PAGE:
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Partially Reviewed: Rough draft. I've gone through these pictures once, removing the worst ones, some duplication, etc. I usually take sequences of 4 or 5 pictures at a time and there are lots of near duplicates. I'll be doing a final review later which will cull the pictures down some. To be honest though, I'm way behind on doing final reviews.
Recognize anyone? If you recognize specific people (or other things) in the pictures which I haven't labeled, please identify them for the world. Or fill in any other descriptions you can. Click the little pencil icon underneath the file name (just above the picture). Spammers need not apply.
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Copyrights: All pictures were taken by amateur photographer Bruce Guthrie (me!) who retains copyright on them. Free for non-commercial use with attribution. See the [Creative Commons] definition of what this means. "Photos (c) Bruce Guthrie" is fine for attribution. Feel free to use in publications and pages with attribution but you don't have permission to sell the photos themselves. A free copy of any printed publication using any photographs is requested. Descriptive text, if any, is from a mixture of sources, quite frequently from signs at the location or from official web sites; copyrights, if any, are retained by their original owners.
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Description of Subject Matter: Federal Trade Commission, Washington, DC
Issues of antitrust legislation, tariff reduction, and tax reform dominated the 1912 presidential race, which culminated in the election of Woodrow Wilson as the twenty-eighth president of the United States. Honoring his campaign promises, Wilson signed the Federal Trade Commission Act in 1914. The following year, the Federal Trade Commission (FTC) absorbed the duties of the Bureau of Corporations in the Department of Commerce. The FTC conducted investigations, published reports, and scrutinized industries such as meatpacking. It could challenge unfair competition and practices in trade and commerce.
The FTC occupied various sites in the District of Columbia during its early years. The Public Buildings Act of 1926 authorized Congress to fund the Federal Triangle project, a large-scale initiative to develop a 70-acre site between the White House and the U.S. Capitol with federal buildings executed in classical styles of architecture. At the urging of the American Institute of Architects, the U.S. Treasury Department turned over principal design responsibilities to private architects. Edward H. Bennett of the Chicago firm Bennett, Parsons and Frost oversaw the project and designed the final building, which would become the headquarters for the FTC.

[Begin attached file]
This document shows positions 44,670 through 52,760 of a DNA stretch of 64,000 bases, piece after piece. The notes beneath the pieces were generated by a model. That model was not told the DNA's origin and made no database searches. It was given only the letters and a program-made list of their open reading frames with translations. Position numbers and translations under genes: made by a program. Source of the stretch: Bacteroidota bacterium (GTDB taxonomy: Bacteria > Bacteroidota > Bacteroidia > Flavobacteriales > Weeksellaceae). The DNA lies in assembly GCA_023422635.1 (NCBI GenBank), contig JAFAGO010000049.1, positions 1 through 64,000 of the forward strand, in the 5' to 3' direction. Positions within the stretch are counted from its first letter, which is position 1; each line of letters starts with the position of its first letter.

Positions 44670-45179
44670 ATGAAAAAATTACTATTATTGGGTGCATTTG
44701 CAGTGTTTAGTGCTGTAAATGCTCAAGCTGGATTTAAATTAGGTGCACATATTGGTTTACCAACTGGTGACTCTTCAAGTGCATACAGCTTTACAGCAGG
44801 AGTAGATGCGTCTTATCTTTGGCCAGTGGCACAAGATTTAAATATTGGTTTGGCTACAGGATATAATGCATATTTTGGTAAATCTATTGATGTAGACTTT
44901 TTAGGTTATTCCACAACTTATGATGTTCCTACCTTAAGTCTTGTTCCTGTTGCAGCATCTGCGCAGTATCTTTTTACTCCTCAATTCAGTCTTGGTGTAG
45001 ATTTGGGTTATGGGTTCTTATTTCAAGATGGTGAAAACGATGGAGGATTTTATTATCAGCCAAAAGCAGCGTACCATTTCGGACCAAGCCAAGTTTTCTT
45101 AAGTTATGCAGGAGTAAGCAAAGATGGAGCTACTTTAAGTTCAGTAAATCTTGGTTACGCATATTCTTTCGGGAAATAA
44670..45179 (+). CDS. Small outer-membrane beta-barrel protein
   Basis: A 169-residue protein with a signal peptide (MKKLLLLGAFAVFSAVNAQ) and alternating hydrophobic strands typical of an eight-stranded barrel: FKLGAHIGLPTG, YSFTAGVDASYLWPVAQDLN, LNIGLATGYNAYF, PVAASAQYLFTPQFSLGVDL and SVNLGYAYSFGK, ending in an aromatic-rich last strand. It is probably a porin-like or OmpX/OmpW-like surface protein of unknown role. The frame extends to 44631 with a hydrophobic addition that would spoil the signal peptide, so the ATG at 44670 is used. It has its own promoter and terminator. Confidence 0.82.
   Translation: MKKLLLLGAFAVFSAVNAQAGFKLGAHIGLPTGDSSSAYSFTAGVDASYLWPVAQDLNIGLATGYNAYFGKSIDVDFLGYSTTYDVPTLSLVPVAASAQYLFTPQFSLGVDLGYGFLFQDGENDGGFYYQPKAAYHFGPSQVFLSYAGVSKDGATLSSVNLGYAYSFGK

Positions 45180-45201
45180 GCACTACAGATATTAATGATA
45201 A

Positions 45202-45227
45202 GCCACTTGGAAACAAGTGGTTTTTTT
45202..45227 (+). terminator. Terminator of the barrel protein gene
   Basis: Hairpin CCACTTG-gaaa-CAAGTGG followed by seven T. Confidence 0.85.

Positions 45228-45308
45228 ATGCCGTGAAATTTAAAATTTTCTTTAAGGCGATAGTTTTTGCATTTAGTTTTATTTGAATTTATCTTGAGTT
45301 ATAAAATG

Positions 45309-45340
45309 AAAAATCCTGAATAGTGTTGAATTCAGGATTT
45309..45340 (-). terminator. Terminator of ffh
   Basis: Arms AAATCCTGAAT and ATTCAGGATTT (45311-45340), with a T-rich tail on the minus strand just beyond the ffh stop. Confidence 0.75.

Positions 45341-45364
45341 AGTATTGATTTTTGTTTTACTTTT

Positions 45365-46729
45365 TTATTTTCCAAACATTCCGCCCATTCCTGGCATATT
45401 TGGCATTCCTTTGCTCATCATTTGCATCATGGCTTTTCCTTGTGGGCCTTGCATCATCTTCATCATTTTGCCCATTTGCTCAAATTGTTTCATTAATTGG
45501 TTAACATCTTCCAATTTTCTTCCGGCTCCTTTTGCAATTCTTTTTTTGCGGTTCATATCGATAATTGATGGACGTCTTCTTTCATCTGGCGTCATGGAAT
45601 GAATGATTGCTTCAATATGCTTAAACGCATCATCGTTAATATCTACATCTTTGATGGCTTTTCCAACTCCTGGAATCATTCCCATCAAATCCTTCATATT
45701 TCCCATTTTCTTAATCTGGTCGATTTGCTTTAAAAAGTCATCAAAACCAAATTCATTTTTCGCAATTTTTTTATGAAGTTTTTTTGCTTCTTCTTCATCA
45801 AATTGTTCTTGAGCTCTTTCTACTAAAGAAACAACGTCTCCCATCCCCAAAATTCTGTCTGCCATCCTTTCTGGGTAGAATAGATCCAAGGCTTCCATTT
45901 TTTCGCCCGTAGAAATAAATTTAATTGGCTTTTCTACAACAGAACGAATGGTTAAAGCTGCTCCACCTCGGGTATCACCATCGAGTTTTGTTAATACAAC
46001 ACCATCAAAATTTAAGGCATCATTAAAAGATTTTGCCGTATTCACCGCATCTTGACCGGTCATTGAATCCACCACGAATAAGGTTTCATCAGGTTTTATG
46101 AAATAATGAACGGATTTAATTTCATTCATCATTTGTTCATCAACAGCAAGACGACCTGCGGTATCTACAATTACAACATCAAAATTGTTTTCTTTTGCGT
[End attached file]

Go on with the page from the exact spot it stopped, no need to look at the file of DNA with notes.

In 1937, President Franklin Delano Roosevelt laid the building cornerstone with the silver trowel that George Washington used to lay the cornerstone of the U.S. Capitol in 1793. In his speech, Roosevelt expressed hope that the “permanent home of the Federal Trade Commission stand for all time as a symbol of the purpose of the government to insist on a greater application of the golden rule to the conduct of corporation and business and enterprises in their relationship to the body politic.”
Located at the eastern point of the Federal Triangle, it was originally called the Apex Building. Staff moved into the building on April 21, 1938. Over the years, ...More...
Bigger photos? To save space on the server and because the modern camera images are so large, photos larger than 640x480 have not been loaded on this page. If you need the bigger sizes of selected photos, email me and I can email them back to you or I can re-load this page temporarily with the bigger versions restored.
2018 photos: Equipment this year: I continued to use my Fuji XS-1 cameras but, depending on the event, I also used a Nikon D7000.
Trips this year:
(February) a Civil War Trust conference in Greenville, NC,
(May/June) anual American Battlefield Trust conference in Newport News, VA,
(July) my 13th consecutive trip to San Diego Comic-Con via Reno, Sacramento, San Francisco, and Los Angeles,
(August) 2 two-day trips to New York City,
(September) an American Battlefield Trust dinner in Chicago, IL with on-route visits to Charleston, WV, Louisville, KY, Saint Louis, MO, and Toledo, OH,
(October) another two-day trip to New York City for the New York Comic Con.
Number of photos taken this year: about 535,000.